Lord's Day Liturgy

Jealousable Salt

The word jealousable may not get past the dictionary gatekeepers but it gets to the point. There are other serviceable words we could use, but we want the punchy ones, the ones that provoke a response. Jesus didn’t use the word, but He had a potent verbal picture that should flavor our thinking.

The second main heading in His sermon on the mount was about salt. “You are the salt of the earth” (Matthew 5:13). This verse is among my top five rants about bad Bible reading. Somehow preachers have been successful at ruining the entire point by saying that salt is a preservative. Sure, salt was used in the first century to cure/preserve meat. But Jesus doesn’t even finish His sentence before explaining what He means by salt. “You are the salt of the earth, but if salt has lost its taste, how shall its saltiness be restored?”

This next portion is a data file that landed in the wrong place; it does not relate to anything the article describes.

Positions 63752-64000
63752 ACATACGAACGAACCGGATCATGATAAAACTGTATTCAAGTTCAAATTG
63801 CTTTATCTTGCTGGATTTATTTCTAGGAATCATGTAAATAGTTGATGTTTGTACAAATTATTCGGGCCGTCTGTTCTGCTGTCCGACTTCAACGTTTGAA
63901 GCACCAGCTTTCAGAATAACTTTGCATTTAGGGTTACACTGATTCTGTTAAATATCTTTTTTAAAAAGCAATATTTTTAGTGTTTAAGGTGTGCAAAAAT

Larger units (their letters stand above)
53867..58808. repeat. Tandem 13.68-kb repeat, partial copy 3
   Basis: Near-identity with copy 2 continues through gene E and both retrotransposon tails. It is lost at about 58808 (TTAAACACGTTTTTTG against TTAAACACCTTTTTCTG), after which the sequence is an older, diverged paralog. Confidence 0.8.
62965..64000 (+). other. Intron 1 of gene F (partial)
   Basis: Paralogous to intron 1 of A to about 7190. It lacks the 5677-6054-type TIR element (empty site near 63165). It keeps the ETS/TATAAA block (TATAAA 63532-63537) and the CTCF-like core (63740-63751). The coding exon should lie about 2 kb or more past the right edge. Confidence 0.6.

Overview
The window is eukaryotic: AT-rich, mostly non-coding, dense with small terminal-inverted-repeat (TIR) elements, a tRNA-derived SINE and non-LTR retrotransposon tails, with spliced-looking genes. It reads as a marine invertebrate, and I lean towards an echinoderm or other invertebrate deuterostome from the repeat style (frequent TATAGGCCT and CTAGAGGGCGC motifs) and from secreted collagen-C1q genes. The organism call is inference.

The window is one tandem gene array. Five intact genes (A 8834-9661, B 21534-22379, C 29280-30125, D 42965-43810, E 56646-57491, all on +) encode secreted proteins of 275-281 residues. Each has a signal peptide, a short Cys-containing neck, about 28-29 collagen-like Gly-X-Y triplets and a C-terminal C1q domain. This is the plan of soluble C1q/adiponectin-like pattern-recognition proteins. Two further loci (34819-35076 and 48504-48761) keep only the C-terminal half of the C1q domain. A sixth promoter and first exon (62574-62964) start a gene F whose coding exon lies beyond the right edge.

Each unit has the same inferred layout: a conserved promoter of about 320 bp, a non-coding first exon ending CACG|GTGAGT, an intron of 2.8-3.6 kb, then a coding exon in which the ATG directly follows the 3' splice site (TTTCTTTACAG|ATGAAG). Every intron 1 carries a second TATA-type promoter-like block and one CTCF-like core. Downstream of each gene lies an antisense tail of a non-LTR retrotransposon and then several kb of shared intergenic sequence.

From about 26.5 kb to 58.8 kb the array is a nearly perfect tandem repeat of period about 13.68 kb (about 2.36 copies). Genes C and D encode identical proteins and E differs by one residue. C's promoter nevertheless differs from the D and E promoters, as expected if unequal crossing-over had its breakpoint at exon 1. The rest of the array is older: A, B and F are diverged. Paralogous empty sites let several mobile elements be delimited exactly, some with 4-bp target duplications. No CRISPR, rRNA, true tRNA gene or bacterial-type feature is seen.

There’s no denying that when disciples of Christ obey in a pack they keep the level of group morality from downgrading. But again, what Jesus actually says is that disciples are a savor, an appetite maker, a tongue pleaser. What a disciple of Christ should not be is tasteless, forgettable.

So what kind of person is salty? What characterizes a person that provokes interest?

I can’t recall if I’ve ever made this connection before. It also comes from better Bible reading. Salt is the second main heading, right after the first main heading: the blesseds. There are nine blesseds, the so-called beatitudes. The blesseds include those who mourn their sin, who hunger for righteousness, they show mercy, they make peace, they are persecuted and have lies told about them and they rejoice because their reward is great in heaven. More blessed, less bland.

The way to be tasteless is to be like those who have nothing other than what’s on earth, to love your sin, to act entitled, to fight with others, to complain, like every boring person apart from Christ.